Next, you give the story to a few beta readers. More on them in a later blog post though.   The last stage of editing is giving it to a professional editor for either content or line/copy edits. It is up to you and your budget for how much in-depth editing you want the professional to do. Because I have two very trusted friends who can find a content error like a shark can find blood, I usually have my (absolutely fabulous) editor, Beth, do copy edits- meaning grammar, spelling, etc.

            The whole process can take months or even a whole year depending on how busy your editors are. Have patience. Remember, this is when your draft becomes a novel. It is being polished and perfected. Consider this the labor of bringing a fully ready manuscript into the world and no one ever said giving birth was easy. In the end, you will have a beautiful new novel to present to the world.

Happy Editing!


Writers Helping Writers: Starting and Finishing the First Draft

Ok, you’ve got your characters, you’ve got your plot, you’ve got an outline. You are finally ready to start writing!

It’s going to go amazingly well for, oh, say the first chapter or two. You will marvel at how quickly and easily everything is coming to you. Your characters are sticking to the outline, there haven’t been any plot bunnies discovered, and the words are flowing like lava from a volcano.

Then it happens. Suddenly, one of your characters takes an abrupt left turn and refuses to stick to the script. Along with that, you realize that the whole pace of the story is floundering. Somewhere along the way, what had been going so well is all of a sudden the worst thing ever put to paper. The doubts trickle in. The words grind to a halt and you are stuck there, staring at the blank page before you with a sinking feeling in the pit of your stomach. The truth rears its ugly head; writing is freaking hard.

We’ve all been there. Getting the first draft on paper is one of the MOST challenging things you will experience as a writer. This is the make or break moment. Only 3% of writers actually complete a novel. If you want to be in that 3%, try some of the following techniques to get yourself out of the first draft rut.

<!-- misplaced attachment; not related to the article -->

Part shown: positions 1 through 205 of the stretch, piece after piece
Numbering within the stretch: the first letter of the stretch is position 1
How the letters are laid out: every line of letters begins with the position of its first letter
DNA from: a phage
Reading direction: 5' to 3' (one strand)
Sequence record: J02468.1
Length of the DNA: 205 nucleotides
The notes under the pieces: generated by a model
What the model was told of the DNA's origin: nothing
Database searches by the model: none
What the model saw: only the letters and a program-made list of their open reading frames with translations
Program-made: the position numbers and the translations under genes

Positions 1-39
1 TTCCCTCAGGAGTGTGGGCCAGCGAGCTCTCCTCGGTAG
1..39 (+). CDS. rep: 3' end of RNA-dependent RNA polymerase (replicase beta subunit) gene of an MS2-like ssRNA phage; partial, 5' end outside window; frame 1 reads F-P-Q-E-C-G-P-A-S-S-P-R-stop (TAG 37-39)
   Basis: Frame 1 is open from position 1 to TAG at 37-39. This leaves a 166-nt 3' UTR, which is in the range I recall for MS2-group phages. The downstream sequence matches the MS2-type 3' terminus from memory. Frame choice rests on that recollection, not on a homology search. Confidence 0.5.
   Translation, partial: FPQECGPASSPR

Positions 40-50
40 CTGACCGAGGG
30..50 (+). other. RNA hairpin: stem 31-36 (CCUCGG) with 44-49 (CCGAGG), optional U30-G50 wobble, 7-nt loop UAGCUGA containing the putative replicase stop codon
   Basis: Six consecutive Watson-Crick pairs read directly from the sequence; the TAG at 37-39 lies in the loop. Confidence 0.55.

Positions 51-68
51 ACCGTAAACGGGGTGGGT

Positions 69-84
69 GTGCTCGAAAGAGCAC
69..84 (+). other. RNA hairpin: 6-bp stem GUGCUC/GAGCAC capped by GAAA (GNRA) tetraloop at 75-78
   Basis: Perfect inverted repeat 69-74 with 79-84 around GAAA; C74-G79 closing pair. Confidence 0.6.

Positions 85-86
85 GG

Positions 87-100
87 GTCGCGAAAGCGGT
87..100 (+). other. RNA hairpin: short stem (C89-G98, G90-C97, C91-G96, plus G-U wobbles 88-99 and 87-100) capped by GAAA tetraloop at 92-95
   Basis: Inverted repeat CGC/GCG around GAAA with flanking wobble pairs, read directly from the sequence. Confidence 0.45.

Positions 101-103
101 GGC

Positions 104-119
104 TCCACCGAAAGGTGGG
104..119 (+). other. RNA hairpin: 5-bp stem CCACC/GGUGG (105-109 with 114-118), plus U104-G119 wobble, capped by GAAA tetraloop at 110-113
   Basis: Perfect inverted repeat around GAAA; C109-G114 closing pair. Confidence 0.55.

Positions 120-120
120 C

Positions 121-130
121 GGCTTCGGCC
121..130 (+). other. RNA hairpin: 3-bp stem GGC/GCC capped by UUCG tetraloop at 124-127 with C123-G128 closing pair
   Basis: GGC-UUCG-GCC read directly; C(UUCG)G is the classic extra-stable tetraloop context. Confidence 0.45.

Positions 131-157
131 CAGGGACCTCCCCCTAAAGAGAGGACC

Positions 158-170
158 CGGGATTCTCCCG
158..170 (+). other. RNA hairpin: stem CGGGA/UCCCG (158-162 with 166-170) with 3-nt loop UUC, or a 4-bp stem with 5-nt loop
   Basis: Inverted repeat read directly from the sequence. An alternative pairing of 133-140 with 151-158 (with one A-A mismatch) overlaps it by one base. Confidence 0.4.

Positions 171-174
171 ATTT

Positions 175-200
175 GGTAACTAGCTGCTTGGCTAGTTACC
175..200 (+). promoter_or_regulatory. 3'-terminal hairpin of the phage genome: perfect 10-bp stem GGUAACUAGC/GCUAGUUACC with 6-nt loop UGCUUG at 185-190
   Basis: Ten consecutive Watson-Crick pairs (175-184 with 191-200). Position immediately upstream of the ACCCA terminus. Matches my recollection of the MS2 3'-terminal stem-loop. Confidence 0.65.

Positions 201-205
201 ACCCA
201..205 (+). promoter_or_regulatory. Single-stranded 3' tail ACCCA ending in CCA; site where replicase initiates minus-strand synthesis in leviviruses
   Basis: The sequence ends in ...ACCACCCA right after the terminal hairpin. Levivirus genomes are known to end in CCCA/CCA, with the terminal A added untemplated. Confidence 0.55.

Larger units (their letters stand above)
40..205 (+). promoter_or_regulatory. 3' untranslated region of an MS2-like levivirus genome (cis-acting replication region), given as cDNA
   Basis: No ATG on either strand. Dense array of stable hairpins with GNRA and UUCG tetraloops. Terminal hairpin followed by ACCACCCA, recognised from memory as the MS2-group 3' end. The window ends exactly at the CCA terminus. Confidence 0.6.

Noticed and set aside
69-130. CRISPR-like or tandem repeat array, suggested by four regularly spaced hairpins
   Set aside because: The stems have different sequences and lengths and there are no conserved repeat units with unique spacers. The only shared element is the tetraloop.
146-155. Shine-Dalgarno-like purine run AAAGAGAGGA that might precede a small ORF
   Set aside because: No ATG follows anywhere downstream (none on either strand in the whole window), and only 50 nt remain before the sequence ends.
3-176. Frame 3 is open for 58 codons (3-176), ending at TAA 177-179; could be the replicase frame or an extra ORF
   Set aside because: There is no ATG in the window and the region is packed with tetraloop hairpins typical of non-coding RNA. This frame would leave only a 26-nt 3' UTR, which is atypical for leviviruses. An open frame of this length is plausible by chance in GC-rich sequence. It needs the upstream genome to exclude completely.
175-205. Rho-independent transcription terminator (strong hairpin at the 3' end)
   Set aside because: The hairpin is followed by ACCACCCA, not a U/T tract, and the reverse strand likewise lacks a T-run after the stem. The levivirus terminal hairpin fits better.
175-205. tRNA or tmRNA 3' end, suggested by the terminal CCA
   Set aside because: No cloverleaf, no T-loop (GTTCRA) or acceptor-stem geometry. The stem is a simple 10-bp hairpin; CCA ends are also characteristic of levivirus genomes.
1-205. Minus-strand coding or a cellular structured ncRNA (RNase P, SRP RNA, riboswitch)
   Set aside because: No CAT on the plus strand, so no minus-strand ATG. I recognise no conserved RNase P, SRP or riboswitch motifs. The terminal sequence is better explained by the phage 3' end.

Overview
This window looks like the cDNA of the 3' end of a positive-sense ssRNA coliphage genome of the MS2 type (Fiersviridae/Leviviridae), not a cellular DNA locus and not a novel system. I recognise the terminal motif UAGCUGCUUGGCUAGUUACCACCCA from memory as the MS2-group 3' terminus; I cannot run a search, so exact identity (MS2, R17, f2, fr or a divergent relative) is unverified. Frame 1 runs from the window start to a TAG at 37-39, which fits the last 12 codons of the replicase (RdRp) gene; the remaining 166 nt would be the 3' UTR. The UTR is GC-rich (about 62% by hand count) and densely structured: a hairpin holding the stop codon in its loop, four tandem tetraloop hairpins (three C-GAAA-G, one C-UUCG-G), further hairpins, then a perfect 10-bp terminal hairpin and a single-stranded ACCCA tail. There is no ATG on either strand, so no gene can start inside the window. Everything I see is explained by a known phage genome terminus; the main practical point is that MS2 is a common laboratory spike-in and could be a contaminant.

1.      Keep putting words on the page. One method to dealing with a block is to keep writing. If you are at a loss of what to write next, start describing things in the scene. Go in depth with a character’s inner monologue to explain from their point of view what is happening. Explore the senses and paint the picture of what the scene is supposed to be. Remember, any of this can be edited out, but you can’t edit a blank page.

2.      Give yourself some time away from the project. Work on something else. Sometimes we get too close to the story and it’s hard to distinguish the good from the bad. If the story is all we are thinking about, it’s easy to lose sight of where you are. So, take a break. Go for a walk, read a short story, write something else, and then go back to it with fresh eyes.

3.      Resist the urge to edit or start over. Once you get into that mindset that everything is horrible, it’s mighty tempting to erase it all and start over. DON’T DO IT! Keep moving forward. If you fall into the trap of going back and editing things, the first draft will never be completed and you will effectively get yourself stuck in a never ending loop of revisions. Trust me, keep moving forward.

4.      Don’t give up. Writing is hard, but remember that adage; nothing worth doing was ever easy. Keep yourself motivated and moving forward. Whatever that means for you. Perhaps it’s a shopping reward for hitting the word count goal for the day. Maybe it’s promising yourself a free evening if you finish at least 30 minutes of writing. However you motivate yourself, do so.

A few other things to keep in mind: first drafts are supposed to be terrible. You are not going to write your masterpiece on the first go. That is OK! First drafts are getting it all out on paper and strung together. The polishing and fine-tuning comes later on. Writing is a process and first drafts is just one of the initial steps to a completed, published book. You do have what it takes to be a writer. Believe in yourself. I promise that the excitement and ease that the first chapter or so had will come back. You just have to have a little patience.